Large volumes of case material and tight deadlines have long been a part of legal work. But as cross-jurisdictional work balloons and firms pivot away from hourly billing, resources have never been tighter.

 

As client demands have changed, so too have the capabilities of legal technology. For an increasing number of firms, artificial intelligence is now viewed as an essential time-saving mechanism that enables legal teams to process vast quantities of paperwork in the space of hours, rather than days.

While more development is required before AI can be considered a reliable replacement for human efforts, firms have found its applications far broader than what was perhaps originally considered.

Today AI is no longer just a tool to search for information, but also a sophisticated instrument for translation. Last year, Henry Brooke, a former judge of the Court of Appeal of England and Wales, said during a lecture that “I have little doubt that within a few years high quality simultaneous translation will be available and see the end of interpreters.”

While no one is bidding farewell to their interpreter just yet, this year, one law firm recently tried to show the game-changing impact these services could have on the profession in the future.

Faced will millions of documents in Korean and English and grappling with a tight deadline, Hogan Lovells recently sought help from legal-tech developer Knovos to help support a South Korean client involved in a U.S. Department of Justice investigation.

By using legal tech to translate and scan documents, the firm estimates the use of legal tech saved its team 8,300 hours of review time and enabled a speedier response without the need to go on a largescale emergency hiring spree.

While this will doubtlessly serve as an important precedent for the industry, experts point out that before AI can be consistently relied upon for translation services, its ability to process script and character-based languages, such as Chinese and Korean, must be improved.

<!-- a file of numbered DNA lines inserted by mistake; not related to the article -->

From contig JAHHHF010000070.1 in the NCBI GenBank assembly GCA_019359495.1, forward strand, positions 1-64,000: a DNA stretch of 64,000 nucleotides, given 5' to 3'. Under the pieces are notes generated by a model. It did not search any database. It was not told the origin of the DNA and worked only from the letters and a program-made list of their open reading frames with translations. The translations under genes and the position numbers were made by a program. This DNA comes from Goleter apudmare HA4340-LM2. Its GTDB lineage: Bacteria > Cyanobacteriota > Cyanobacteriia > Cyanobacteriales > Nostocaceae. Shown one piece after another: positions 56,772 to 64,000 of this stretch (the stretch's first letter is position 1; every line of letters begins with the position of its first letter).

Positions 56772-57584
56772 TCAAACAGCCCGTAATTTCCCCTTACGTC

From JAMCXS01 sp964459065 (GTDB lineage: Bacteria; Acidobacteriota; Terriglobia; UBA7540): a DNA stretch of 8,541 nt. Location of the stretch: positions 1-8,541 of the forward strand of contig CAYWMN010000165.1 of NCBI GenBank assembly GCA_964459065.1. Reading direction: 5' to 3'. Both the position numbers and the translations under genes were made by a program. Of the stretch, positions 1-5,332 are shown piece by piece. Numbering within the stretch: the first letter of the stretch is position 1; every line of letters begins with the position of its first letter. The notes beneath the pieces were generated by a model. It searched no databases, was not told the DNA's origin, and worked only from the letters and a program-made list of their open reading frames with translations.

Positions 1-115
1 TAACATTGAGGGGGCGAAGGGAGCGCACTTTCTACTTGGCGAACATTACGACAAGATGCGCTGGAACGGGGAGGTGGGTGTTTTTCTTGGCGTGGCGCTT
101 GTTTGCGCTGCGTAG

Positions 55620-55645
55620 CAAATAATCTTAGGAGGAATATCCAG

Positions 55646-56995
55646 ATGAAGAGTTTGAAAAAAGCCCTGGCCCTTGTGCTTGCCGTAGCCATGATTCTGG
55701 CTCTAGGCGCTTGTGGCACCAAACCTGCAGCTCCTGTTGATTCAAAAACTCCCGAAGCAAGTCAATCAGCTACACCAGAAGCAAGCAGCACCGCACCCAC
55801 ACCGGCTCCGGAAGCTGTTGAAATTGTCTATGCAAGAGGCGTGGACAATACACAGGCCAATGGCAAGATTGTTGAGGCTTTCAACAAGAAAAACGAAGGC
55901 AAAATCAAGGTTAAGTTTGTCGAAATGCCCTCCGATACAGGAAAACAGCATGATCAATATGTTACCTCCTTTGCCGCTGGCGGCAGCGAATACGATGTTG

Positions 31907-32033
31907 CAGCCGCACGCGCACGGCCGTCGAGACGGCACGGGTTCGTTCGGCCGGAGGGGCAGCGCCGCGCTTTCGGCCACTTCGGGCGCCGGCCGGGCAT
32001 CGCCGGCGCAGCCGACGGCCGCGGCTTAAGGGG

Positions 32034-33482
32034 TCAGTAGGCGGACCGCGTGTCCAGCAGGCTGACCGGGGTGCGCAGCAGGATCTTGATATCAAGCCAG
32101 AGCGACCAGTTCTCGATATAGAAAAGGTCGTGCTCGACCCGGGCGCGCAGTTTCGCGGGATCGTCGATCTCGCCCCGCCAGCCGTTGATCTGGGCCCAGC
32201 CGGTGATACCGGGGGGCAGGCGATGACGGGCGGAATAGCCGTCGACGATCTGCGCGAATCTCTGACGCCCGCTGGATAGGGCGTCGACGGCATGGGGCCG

Stephen Allen, global head of legal operations at Hogan Lovells, agrees that much of the AI produced to date is based on Latin characters, making it a struggle to handle character and script-based languages, but this is changing.

“Some of the new tools are built using semantic tokenization and character to vector models which are, therefore, at an operating level, language agnostic,” Allen said. But this doesn’t solve the problem entirely. Allen said that while this is “a huge step forward” a number of these tools still aren’t trained in character and script-based languages.

“Therefore, before we can use these such algorithms with full automation, they would still need to be trained on suitable training sets to increase the current baseline standards for recall and classification,” he noted.

But while this capability continues to be a work in process, Allen notes that AI tools are increasingly becoming easier to use – particularly when compared to their earlier counterparts.

“The front-end user interfaces were loud and not intuitive, and the back-ends were rigid and limited to use even for the most sophisticated technician. Secondly, law firms are hiring operational specialists, other than technologists or lawyers, that help to imbed these sorts of technologies into the teams delivering our services. Finally, clients are demanding the use of technological process automation and other data-driven solutions,” he said.

Allen, however, takes a bright view of AI’s future in law, suggesting the future will be “human plus technology.” 

“Technology will not replace jobs but will be able to do some tasks that feature in some jobs. Ultimately, I think technology is best when it augments human intelligence. AI, Machine learning, and other data driving solutions will only add to the tool bag that a lawyer can draw from when they are working to provide better legal consultancy for their clients in an ever increasingly high paced and more competitive marketplace,” he said.

 

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